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Atatürk
Posted: Thursday, November 8, 2018 1:39:09 PM
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As the studies conducted so far about the effectiveness of hope-enhancing therapy on the strengths under the category of the Justice on depressed patients, and as this training can make a difference in such people’s lifestyle, this study seeks an answer to the following question: Can hope-therapy training affect the rate of behavioral abilities in dysthymia cases and change their lifestyle?

Is the grammar okay?

FounDit
Posted: Thursday, November 8, 2018 3:32:59 PM

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Atatürk wrote:

I can't make sense of parts of it.
The first sentence mentions studies about the effectiveness of hope-enhancing therapy on the strengths under the category of the Justice (? what strengths, and what Justice, and how are those two related?)

Next is the wording abut affecting the rate of behavioral abilities. This doesn't make sense either. A person behaves in a particular way unique to them, but there isn't a rate of change I'm aware of in such behaviors.

As the studies conducted so far about the effectiveness of hope-enhancing therapy on the strengths under the category of the Justice on depressed patients, and as this training can make a difference in such people’s lifestyle, this study seeks an answer to the following question: Can hope-therapy training affect the rate of behavioral abilities in dysthymia cases and change their lifestyle?

Is the grammar okay?



We should look to the past to learn from it, not destroy our future because of it — FounDit
Atatürk
Posted: Friday, November 9, 2018 11:33:54 AM
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Joined: 10/25/2018
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"strength" and "justice" are terms used by some psychologists, previously mentioned in the article:

The concepts of character strengths and virtues have been first introduced by Peterson and Seligman (2004); according to them, people with subjective well-being possess these strengths (Schneider et al., 2002). After performing extensive research, Peterson and Seligman came up with six universal virtues: Wisdom, Courage, Humanity, Justice, Temperance, and Transcendence, which in turn are made up of 24 character strengths:
1. Wisdom: creativity, curiosity, open-mindedness, love of learning, perspective, innovation
2. Courage: bravery, persistence, integrity, vitality, zest
3. Humanity: love, kindness, social intelligence
4. Justice: citizenship, fairness, leadership
5. Temperance: forgiveness and mercy, humility, prudence, self-control
6. Transcendence: appreciation of beauty and excellence, gratitude, hope, humor, spirituality



Could you suggest any improvements now?
FounDit
Posted: Friday, November 9, 2018 12:32:59 PM

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Joined: 9/19/2011
Posts: 9,725
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Ah, character strengths. Ok. That helps with the first part. But I still will have to take a guess on that last part.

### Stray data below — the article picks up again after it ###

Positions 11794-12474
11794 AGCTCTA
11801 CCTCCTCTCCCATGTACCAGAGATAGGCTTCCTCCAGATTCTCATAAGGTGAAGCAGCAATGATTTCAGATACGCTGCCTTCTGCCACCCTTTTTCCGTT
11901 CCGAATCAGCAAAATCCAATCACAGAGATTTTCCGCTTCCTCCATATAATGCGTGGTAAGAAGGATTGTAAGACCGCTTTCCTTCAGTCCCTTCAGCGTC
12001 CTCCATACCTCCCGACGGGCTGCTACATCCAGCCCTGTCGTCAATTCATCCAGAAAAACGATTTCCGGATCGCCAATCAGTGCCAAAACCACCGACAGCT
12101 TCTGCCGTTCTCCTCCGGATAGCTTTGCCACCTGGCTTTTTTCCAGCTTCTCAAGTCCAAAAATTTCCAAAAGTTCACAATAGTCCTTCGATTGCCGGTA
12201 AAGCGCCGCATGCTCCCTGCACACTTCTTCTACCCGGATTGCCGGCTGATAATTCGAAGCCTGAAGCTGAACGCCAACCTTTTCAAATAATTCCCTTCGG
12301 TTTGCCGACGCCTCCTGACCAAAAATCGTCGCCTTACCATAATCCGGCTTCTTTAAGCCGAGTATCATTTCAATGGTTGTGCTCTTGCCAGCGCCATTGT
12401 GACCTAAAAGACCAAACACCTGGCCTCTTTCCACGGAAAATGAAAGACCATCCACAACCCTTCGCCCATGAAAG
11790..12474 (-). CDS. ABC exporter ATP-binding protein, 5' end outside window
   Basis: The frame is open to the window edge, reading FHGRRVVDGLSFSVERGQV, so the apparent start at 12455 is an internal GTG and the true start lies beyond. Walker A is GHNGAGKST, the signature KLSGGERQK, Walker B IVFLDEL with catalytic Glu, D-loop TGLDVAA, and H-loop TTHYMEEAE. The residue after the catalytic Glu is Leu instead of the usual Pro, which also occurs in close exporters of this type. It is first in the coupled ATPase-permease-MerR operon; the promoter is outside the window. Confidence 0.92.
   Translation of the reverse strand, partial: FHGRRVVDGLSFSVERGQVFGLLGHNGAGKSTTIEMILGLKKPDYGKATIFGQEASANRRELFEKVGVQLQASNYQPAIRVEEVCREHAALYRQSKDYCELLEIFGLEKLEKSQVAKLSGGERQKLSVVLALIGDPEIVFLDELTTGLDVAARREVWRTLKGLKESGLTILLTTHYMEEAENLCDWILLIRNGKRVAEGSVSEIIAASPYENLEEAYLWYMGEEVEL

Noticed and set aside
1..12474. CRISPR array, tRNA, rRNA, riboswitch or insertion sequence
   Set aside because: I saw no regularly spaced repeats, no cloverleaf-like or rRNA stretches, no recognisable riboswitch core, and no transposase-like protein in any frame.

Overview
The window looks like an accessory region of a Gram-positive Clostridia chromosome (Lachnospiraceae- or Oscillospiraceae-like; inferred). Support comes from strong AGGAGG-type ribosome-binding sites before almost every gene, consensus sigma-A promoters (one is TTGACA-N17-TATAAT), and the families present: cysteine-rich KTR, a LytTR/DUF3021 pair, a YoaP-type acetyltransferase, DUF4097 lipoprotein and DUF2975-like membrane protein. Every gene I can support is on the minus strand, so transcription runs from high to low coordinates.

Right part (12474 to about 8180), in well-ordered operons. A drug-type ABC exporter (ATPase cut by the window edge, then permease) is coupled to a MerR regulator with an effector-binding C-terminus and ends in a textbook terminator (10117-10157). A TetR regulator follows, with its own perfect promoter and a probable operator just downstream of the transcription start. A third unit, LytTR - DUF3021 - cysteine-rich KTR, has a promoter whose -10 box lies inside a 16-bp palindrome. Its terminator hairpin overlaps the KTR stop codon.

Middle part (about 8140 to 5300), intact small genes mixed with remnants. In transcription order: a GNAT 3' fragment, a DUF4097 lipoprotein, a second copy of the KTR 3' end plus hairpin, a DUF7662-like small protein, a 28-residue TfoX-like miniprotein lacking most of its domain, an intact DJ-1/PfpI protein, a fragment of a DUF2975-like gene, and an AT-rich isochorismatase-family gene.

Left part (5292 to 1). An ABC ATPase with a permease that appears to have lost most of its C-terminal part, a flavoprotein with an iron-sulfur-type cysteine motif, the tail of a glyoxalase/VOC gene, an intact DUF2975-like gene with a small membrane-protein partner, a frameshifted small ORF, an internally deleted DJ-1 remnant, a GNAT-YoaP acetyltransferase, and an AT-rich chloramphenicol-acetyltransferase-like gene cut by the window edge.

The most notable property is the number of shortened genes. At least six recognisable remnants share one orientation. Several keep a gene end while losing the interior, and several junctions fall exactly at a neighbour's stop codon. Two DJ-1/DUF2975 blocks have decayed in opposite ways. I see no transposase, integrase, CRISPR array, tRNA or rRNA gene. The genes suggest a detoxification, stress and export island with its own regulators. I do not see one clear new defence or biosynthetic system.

This is what I think you are trying to say:

You wrote:
As the studies conducted so far about the effectiveness of hope-enhancing therapy on the strengths under the category of the Justice on depressed patients, and as this training can make a difference in such people’s lifestyle, this study seeks an answer to the following question: Can hope-therapy training affect the rate of behavioral abilities in dysthymia cases and change their lifestyle?

I suggest:
As studies conducted so far have shown hope-enhancing therapy to be effective in improving the character strengths under the Justice category (i.e., citizenship, fairness, leadership) in depressed patients, this study seeks to answer the following question: Can hope-therapy training affect the behavior of dysthymia patients and thus change their lifestyles?



We should look to the past to learn from it, not destroy our future because of it — FounDit
Atatürk
Posted: Friday, November 9, 2018 3:36:37 PM
Rank: Newbie

Joined: 10/25/2018
Posts: 79
Neurons: 270
Sorry, I left something in the original:

As the studies conducted so far about the effectiveness of hope-enhancing therapy have not attended to the strengths under the category of the Justice on depressed patients, and as such training can make a difference in such people’s lifestyle, this study seeks an answer to the following question: Can hope-therapy training affect the rate of behavioral abilities in dysthymia cases and change their lifestyle?
FounDit
Posted: Saturday, November 10, 2018 12:38:39 PM

Rank: Advanced Member

Joined: 9/19/2011
Posts: 9,725
Neurons: 51,343
Atatürk wrote:
Sorry, I left something in the original:

As the studies conducted so far about the effectiveness of hope-enhancing therapy have not attended to the strengths under the category of the Justice on depressed patients, and as such training can make a difference in such people’s lifestyle, this study seeks an answer to the following question: Can hope-therapy training affect the rate of behavioral abilities in dysthymia cases and change their lifestyle?


In that case, I might suggest:

As studies conducted so far have shown hope-enhancing therapy to be ineffective in improving the character strengths under the Justice category (i.e., citizenship, fairness, leadership) in depressed patients, this study seeks to answer the following question: Can hope-therapy training have any positive affect on the behavior of dysthymia patients and improve their lives?

I wasn't really comfortable with that final phrase, so I changed it to this.


We should look to the past to learn from it, not destroy our future because of it — FounDit
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